Project 4023: Zoe T. Kulik, Jacqueline K. Lungmus, Kenneth D. Angielczyk, Christian A. Sidor. 2021. Living Fast in the Triassic: New data on life history in Lystrosaurus (Therapsida: Dicynodontia) from northeastern Pangea. PLOS ONE. (In Press)
Specimen: † Lystrosaurus sp. (IVPP/Vert Paleontology:IVPP V26548)
View: fibula midshaft thin section

Abstract

Lystrosaurus was one of the few tetrapod genera to survive the Permo-Triassic mass extinction, the most profound biotic crisis in Earth's history. The wide paleolatitudinal range and incredible abundance of Lystrosaurus during the Early Triassic provides a unique opportunity to investigate changes in growth dynamics and longevity following the mass extinction, yet most studies have focused only on species that lived in the southern hemisphere. Here, we present the long bone histology from twenty Lystrosaurus skeletal elements spanning a range of sizes that were collected in the Jiucaiyuan Formation of northwestern China. In addition, we compare the average body size of northern and southern Pangean Triassic-aged species, and conduct cranial geometric morphometric analyses of southern and northern specimens to begin investigating whether populations from China are likely to be distinct from South African populations. We demonstrate that Lystrosaurus from China have larger average body sizes than their southern Pangean relatives and that the Chinese and South African populations have distinct cranial morphologies. Our osteohistological examination revealed sustained, rapid osteogenesis punctuated by growth marks, in some, but not all immature individuals from China. We find that the osteohistology of Chinese Lystrosaurus shares a similar growth pattern to South African species that show sustained growth until death. However, bone growth arrests more frequently in the Chinese sample. Nevertheless, each of the long bones sampled here do not indicate that maximum or asymptotic size was reached, suggesting that the maximum size of Lystrosaurus from the Jiucaiyuan Formation remains unknown.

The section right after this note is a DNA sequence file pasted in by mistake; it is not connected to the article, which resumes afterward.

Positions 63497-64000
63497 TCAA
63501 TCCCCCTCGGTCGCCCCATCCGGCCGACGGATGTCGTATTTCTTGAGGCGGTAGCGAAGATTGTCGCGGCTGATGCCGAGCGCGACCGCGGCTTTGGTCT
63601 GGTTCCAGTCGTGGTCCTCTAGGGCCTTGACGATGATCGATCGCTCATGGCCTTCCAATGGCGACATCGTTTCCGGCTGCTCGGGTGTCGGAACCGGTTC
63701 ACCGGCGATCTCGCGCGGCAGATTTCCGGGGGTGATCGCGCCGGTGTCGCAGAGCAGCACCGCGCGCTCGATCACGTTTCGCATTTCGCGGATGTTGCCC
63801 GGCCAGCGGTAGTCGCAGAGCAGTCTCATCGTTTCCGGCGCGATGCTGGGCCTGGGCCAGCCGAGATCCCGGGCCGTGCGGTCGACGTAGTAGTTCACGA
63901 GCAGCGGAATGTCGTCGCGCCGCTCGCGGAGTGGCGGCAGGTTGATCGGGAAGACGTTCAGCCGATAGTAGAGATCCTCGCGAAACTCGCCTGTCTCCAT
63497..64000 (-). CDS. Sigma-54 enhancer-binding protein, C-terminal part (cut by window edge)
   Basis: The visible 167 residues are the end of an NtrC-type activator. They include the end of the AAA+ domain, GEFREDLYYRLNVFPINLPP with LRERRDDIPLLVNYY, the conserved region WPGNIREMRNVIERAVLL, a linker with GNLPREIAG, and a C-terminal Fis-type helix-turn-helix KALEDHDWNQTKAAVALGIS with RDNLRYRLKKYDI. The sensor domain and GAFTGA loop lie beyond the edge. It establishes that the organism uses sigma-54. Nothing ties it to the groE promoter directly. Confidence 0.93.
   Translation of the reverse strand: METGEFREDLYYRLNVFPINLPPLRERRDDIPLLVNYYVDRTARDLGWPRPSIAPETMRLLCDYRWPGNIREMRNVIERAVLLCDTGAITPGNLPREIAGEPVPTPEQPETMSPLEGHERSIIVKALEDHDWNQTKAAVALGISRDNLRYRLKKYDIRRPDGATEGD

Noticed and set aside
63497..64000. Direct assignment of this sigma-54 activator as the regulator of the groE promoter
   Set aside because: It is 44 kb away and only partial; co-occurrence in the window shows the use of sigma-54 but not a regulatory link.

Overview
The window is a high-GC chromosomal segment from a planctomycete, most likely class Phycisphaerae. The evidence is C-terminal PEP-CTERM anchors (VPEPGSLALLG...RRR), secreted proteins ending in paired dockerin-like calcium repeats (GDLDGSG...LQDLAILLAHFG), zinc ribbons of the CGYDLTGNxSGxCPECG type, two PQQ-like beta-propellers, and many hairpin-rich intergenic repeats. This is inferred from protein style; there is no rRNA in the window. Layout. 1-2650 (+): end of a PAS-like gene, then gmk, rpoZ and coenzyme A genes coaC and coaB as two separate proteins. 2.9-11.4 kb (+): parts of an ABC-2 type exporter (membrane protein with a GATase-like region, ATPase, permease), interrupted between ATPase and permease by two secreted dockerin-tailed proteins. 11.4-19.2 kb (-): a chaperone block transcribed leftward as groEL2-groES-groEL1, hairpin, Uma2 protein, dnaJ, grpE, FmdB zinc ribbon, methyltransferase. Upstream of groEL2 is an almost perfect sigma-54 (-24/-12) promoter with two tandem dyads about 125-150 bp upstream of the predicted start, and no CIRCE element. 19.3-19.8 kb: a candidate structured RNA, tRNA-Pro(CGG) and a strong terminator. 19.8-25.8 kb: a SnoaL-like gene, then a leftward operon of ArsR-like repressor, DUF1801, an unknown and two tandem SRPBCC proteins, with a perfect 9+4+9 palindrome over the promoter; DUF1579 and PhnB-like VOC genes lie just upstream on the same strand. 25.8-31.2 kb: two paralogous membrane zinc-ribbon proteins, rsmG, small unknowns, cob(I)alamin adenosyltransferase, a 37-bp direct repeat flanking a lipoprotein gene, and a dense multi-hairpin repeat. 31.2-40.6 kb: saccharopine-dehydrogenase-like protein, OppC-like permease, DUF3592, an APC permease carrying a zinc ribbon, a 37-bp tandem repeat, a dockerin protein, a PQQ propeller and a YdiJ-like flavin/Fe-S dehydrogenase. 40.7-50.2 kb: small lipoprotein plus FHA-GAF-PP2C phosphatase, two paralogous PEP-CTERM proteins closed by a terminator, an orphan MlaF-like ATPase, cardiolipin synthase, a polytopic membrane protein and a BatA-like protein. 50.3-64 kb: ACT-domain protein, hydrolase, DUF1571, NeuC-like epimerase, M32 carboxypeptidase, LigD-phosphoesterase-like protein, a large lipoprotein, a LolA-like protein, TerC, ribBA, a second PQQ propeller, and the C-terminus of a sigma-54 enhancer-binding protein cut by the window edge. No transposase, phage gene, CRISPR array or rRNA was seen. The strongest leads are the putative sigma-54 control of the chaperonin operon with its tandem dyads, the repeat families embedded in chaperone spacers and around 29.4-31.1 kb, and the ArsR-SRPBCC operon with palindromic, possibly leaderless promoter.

Project DOI: 10.7934/P4023, http://dx.doi.org/10.7934/P4023
This project contains
  • 20 Media
  • 3 Folios
  • 1 Taxon
  • 5 Specimens
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MorphoBank Project 4023
  • Creation Date:
    02 June 2021
  • Publication Date:
    21 October 2021
  • Project views: 543

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    Authors' Institutions

    • University of Washington



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    Zoe Kulik
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